L: When you grow older you get more involved into society, but also gain more anger against society. In your first years it’s more happy happy joy joy, but when you become a teenager you start to form your own point of view next to the indoctrination from school, media and so on. More and more you see this corrupt system that we call democracy. Of course we are happy to live free in a country where you can achieve almost anything you want. We have a roof over our heads, food and money, so what else could you wish for? But again, you see the cracks of a doomed system. This is nothing new, and been around for ages, where there’s money, there’s greed and power. You see it and live with it, so let’s write about it. The unrecognisable shows itself in how we deal with it and how others do. I’ve seen footage from 20-30 years ago, when people had no money, they protested, even in the Netherlands. Right now we are at a point, when it’s bad, nobody gives a damn about it. That’s unrecognisable, and the complete bottom of western society and the “I” culture. That’s fucked up.


ZT: In the past ten years, protest has become increasingly prevalent as the poverty and disenfranchisement we’ve kept hidden is spreading and becoming all too obvious, and as people have increased access to information and the means of disseminating it. Many punk and grind bands which are closely aligned to political movements have factions within them as to whether peaceful campaigns or black bloc tactics are the most effective. What do you see as the most effective means of protest?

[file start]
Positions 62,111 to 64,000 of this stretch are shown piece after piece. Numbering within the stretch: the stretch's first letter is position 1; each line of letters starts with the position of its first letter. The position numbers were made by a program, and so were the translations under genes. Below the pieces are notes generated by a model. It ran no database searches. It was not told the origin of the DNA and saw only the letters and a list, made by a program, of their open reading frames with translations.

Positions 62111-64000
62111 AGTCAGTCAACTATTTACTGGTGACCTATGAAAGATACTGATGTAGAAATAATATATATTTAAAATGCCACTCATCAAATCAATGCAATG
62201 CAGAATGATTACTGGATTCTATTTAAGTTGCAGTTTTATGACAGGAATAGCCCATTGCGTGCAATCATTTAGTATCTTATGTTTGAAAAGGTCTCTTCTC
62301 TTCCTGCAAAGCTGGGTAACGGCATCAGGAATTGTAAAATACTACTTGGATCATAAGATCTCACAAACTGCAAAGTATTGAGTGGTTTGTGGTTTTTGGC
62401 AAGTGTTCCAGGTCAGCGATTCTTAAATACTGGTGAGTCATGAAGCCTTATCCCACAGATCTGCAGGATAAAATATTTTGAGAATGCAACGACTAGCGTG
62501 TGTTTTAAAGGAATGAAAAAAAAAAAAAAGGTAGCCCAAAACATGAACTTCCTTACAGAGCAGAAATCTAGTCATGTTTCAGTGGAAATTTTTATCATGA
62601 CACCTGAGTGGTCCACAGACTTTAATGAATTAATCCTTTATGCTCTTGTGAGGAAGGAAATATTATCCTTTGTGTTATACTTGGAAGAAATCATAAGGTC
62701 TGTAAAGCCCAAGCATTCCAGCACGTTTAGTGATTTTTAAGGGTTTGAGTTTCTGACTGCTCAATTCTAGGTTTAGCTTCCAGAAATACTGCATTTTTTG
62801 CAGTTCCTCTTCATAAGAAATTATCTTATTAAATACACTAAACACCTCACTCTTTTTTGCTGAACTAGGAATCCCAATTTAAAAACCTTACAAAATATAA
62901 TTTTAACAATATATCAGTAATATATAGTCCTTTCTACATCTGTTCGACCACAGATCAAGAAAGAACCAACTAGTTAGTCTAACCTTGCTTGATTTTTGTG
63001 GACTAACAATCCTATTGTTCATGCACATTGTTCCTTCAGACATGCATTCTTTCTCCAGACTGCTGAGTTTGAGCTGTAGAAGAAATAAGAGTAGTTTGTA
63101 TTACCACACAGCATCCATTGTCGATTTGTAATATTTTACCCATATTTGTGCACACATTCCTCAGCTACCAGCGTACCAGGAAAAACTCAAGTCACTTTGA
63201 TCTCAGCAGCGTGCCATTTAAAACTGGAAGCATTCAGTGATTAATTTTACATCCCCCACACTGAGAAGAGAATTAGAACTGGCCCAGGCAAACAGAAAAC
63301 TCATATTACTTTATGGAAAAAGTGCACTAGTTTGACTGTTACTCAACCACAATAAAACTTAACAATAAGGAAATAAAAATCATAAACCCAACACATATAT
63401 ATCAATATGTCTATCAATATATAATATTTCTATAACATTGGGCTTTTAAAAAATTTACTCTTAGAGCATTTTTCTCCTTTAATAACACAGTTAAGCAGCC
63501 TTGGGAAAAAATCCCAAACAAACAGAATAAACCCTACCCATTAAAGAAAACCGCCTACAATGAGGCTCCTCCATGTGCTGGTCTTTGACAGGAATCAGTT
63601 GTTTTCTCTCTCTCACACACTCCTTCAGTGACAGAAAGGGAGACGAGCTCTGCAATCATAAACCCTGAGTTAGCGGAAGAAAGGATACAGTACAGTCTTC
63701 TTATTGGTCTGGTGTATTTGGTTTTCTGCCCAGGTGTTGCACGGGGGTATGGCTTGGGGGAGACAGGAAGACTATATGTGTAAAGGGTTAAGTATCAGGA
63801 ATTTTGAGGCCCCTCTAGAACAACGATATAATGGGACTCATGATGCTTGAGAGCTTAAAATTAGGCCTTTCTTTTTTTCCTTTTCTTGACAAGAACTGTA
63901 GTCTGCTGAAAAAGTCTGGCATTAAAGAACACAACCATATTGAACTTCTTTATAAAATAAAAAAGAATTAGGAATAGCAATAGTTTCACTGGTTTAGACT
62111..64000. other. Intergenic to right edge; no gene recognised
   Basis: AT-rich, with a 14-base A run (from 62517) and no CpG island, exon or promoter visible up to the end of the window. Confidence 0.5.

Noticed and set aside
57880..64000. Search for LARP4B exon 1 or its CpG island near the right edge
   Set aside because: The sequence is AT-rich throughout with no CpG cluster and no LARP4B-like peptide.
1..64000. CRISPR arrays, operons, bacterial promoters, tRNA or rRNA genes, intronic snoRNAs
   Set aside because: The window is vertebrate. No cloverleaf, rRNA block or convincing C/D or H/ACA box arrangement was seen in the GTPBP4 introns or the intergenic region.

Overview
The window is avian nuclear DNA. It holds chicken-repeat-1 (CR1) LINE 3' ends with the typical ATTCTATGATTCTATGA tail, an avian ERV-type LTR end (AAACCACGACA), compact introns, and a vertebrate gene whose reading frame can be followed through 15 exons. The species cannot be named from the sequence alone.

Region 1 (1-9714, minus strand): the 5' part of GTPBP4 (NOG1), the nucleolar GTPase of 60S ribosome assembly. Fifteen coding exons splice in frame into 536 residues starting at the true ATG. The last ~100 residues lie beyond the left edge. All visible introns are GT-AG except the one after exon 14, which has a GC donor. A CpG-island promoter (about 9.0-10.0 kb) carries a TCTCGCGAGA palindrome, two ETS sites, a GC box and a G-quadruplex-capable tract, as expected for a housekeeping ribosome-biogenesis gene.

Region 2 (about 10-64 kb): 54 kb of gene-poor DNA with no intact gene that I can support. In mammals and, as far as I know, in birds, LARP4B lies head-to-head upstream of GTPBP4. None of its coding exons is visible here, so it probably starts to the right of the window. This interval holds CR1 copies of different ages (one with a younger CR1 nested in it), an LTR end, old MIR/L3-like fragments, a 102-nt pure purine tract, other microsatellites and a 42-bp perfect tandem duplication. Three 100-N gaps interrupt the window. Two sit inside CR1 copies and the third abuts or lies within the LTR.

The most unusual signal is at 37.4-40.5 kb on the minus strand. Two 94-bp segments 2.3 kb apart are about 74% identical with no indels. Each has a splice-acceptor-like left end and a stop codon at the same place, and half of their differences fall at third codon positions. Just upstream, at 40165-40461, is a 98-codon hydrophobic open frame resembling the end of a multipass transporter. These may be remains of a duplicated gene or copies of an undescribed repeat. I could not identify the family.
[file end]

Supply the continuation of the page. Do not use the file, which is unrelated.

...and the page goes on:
L: The most effective means of protest is the kind of protest you think is needed at that moment. It can be marching, it can be singing. It can be your personal protest by blocking the pavement with your container. The disturbing thing at this moment is we shout a big hooray for the Middle Eastern protests but Dutch people will never get together any more to protest, no matter what this government does. They know it, that’s why they can waste our money and time for the last couple of years.


ZT: With the pace of change accelerating at a seemingly exponential rate, where do you think we’re headed in the next few years as problems in the western world spread? Is there any hope for mankind or have we dug our collective grave too deep already?


L: I think less will be more in the future. The ones who can survive with less will survive because the system will never change. For every problem they find a “solution” that brings a new problem. This is how mankind has been working for ages and will continue to work. I don’t believe in total self destruction, more in surviving. Mankind will survive, we are the leeches of the earth.


ZT: Something else mentioned in a song title that I’m also really interested in is the idea of a collective conscience, in that everyone has a different idea about what this means, whether it be some cosmic connection or a shared history, etc. etc… What does it mean to you?

L: Survival, trying to enjoy life and trying to get to a place where you can enjoy life. The song is about a new chapter, will you reach it…?


ZT: How do you see music changing the world? Especially that of an aggressive nature?